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date: 24 August 2019

Abstract and Keywords

Shakespeare’s tragedies fell out of favour with American audiences in the second half of the nineteenth century, following the 1861‒5 Civil War. Exceptionally, Julius Caesar—as a play about revolutionary senators attempting to restore their republic by assassinating their ‘monarch’—gained in popularity after the war. Junius Brutus Booth’s Cassius was highly regarded by Walt Whitman; a decade after Booth’s death his sons were the most celebrated Shakespearean tragedians in the United States, and in 1864 the three Booth brothers performed together in Julius Caesar. The play’s politics became a reality when John Wilkes Booth assassinated the American president, justifying his shooting of Abraham Lincoln with the claim that the President, like Caesar, aspired to be a king. In the following years Edwin Booth produced and acted his own script for Julius Caesar before audiences intrigued by how Shakespeare’s play reflected their own recent history.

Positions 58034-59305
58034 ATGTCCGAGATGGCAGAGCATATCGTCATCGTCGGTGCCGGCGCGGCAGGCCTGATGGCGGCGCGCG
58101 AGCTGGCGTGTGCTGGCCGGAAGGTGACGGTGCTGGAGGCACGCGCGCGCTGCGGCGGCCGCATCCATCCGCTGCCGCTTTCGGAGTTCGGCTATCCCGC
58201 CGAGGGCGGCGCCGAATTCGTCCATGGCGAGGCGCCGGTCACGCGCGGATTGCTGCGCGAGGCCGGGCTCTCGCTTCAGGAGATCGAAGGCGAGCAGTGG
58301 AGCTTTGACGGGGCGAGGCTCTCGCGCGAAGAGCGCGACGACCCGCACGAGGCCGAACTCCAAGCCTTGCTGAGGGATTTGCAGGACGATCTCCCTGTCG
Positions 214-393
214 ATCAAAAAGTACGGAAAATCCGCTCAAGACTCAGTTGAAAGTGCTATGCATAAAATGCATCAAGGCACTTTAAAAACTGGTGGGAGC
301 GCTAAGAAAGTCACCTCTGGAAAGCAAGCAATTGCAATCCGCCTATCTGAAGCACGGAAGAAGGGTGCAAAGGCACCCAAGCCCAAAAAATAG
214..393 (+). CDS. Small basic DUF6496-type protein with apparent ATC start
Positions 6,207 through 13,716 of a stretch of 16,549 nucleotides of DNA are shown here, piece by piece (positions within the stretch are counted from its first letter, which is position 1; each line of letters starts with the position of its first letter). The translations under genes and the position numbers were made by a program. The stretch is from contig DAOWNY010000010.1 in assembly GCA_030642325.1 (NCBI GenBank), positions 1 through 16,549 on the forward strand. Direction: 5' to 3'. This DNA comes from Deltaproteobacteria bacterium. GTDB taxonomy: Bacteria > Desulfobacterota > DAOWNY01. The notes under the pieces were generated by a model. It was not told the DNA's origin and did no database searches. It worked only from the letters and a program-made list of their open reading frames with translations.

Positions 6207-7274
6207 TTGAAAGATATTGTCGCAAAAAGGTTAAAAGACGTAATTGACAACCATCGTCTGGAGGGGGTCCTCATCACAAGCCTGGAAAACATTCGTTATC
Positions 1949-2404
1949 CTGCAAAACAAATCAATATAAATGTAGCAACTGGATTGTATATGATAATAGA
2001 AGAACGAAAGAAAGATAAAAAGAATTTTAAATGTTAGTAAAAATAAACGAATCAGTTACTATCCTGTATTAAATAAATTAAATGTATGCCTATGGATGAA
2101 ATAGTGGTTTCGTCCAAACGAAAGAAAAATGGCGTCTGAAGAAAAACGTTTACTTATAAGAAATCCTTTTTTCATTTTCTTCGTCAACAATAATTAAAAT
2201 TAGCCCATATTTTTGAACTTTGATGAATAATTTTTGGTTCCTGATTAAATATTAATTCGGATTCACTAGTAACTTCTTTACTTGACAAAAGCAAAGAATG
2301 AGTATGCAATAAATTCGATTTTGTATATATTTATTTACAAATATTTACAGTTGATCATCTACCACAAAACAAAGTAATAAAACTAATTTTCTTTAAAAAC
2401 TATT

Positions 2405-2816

Keywords: revolution, script, Kemble, Booth, Wilkes Booth, Shakespeare in Central Park

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